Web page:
Police units who had to patrol the border complained that they didn’t have the vehicles to cover the rough terrain, Burger says. “It wasn’t their responsibility to provide smooth roads. A court had to intervene to force government departments to identify their roles.” The police were forced into accepting they needed vehicles for rugged terrain along the border and other departments acknowledged responsibility for roads and the maintenance of border fences.
James Kerr, Project Manager at Rheinmetall MAN, agrees with Burger regarding the view that policy is of utmost importance, as without it border control solutions cannot be implemented. “Strategy is the core thing,” he told defenceWeb. He added that industry could help government provide border control solutions but that, “We need an integrated solution if we want to go forward.”
Financing is also a problem. “There are a number of solutions available, the question is, with a limited defence budget, can we provide a total solution?” Kerr asked. “The budget is really hampering the way forward.”
Government earlier this month announced that the establishment of a Border Management Agency (BMA) was “receiving due consideration” and will be finalised by 2014. The BMA was first announced in June 2009 but has been postponed for several years.
Justice Minister Jeff Radebe last week noted that a task team “has been established to ensure a coordinated and integrated approach is implemented to ensure border post security and borderline integrity.” The justice minister added the task team included the South African Revenue Service – responsible for customs; the Department of Defence, the police, the departments of Public Works and Home Affairs and the State Security Agency.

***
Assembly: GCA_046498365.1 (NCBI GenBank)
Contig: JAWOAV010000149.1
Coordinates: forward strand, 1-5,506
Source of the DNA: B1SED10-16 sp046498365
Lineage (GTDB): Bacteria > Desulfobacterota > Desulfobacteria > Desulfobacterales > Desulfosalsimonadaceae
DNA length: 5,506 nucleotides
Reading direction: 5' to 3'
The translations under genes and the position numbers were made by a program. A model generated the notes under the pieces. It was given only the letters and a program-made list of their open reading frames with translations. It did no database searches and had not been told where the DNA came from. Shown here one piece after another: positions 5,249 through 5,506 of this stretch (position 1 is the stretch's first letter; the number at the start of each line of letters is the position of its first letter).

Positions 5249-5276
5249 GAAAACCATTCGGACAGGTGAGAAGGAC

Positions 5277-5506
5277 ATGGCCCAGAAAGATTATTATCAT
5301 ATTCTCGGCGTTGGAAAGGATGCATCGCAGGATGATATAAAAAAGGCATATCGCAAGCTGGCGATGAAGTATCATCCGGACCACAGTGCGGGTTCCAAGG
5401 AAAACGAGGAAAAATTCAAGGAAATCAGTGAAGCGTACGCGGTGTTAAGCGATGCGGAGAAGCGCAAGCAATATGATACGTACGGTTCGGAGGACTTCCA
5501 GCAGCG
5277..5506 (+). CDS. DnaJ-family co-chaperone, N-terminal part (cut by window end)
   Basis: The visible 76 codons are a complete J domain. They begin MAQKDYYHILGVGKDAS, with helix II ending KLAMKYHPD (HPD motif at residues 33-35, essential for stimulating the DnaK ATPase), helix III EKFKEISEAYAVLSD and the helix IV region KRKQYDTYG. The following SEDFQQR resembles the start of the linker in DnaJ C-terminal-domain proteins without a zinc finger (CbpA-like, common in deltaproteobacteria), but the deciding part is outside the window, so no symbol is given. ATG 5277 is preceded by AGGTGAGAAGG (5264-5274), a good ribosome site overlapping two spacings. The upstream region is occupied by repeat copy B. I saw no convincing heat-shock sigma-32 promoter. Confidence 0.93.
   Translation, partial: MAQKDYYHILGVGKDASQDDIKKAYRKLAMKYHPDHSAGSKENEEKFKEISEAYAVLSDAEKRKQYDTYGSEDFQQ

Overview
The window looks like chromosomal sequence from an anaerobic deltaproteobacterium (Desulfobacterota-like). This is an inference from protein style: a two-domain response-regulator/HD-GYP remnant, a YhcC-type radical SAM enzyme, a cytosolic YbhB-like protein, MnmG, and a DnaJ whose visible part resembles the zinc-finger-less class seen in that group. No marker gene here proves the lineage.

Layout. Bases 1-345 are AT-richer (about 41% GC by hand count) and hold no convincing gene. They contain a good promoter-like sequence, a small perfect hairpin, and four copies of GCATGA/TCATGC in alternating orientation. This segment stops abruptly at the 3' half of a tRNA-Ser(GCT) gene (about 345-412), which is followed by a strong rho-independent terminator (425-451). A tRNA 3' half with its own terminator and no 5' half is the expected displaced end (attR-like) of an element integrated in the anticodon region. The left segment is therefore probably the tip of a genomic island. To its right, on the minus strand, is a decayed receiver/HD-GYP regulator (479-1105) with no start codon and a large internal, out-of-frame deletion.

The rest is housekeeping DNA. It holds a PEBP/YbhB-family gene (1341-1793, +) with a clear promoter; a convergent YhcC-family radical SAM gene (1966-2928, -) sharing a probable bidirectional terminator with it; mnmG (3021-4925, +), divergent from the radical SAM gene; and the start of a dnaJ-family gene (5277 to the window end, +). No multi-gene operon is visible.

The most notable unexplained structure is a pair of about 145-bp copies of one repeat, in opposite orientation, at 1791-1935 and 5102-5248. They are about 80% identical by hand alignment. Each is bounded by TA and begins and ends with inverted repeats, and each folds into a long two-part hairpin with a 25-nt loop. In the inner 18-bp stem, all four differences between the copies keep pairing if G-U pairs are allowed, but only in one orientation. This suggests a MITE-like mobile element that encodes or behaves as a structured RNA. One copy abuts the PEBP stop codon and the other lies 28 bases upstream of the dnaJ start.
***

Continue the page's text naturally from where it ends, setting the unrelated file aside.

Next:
“We have pledged and committed ourselves to the President and to the country towards curbing any threat to our people’s citizenship and their physical integrity – this extends to our economy and the national territory,” Radebe said. “It remains our continued obligation as a [justice, crime prevention and security] cluster to ensure that the appropriate foundation, reflective of our Constitutional principles and ideals, is laid down and sustained.”
In 2005 the Justice, Crime Prevention and Security Cluster created the Border Control Operational Coordinating Committee (BCOCC) to strategically manage the South African border environment. The BCOCC developed the National Integrated Border Management Strategy in 2008, but the organisation has been largely ineffective, prompting the creation of the BMA.
Dr Burger and Kerr will be speaking at the upcoming defenceWeb border conference. Burger will be discussing the extent and impact of cross-border crime on the South African economy. He will also address issues related to border control and the need for strategy and policy.
For more on this subject, consider attending defenceWeb’s Border Control conference at Gallagher Estate on March 8 and 9, 2011. For more information contact Maggie Pienaar at ++27 11 807 3294 or [email protected]